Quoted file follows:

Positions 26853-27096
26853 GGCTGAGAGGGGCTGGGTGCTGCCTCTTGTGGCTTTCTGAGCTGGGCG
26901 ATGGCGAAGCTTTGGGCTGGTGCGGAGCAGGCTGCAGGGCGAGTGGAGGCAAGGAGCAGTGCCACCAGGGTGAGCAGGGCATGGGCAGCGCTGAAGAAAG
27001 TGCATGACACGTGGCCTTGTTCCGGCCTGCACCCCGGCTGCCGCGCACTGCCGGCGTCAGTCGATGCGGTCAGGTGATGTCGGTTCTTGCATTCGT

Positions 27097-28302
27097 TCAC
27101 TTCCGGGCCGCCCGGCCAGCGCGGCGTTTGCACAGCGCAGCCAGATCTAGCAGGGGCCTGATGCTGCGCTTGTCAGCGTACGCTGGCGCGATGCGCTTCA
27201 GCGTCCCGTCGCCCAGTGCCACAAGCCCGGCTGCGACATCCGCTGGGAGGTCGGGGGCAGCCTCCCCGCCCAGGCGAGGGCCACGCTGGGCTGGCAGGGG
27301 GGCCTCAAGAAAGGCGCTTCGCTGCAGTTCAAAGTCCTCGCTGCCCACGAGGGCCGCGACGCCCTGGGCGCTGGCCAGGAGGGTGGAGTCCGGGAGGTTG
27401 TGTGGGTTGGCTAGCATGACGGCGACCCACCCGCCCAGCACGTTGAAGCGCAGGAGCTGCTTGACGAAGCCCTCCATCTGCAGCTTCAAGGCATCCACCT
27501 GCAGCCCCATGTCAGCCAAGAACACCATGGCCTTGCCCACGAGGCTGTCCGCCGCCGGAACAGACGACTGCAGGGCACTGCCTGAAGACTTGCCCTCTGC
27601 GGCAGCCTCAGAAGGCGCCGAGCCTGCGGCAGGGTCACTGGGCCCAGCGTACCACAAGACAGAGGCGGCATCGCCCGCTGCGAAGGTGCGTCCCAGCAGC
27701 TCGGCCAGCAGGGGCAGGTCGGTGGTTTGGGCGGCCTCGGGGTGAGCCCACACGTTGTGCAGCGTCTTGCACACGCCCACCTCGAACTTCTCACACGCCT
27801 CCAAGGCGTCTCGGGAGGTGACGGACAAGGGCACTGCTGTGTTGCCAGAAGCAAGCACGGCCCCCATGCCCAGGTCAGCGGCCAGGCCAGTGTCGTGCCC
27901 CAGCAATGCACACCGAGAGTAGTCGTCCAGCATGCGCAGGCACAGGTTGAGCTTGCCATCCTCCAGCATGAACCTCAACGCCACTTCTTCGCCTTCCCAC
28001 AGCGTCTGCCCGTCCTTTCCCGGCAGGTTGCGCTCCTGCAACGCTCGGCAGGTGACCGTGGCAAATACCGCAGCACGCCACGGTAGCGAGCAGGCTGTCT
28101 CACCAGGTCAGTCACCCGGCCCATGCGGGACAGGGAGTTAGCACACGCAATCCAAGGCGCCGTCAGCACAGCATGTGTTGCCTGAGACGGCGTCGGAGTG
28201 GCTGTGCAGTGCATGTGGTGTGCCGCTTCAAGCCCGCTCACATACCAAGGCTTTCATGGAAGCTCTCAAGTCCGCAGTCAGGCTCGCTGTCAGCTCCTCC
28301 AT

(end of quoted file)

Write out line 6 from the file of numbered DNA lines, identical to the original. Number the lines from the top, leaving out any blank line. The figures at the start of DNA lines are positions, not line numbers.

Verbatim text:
27097 TCAC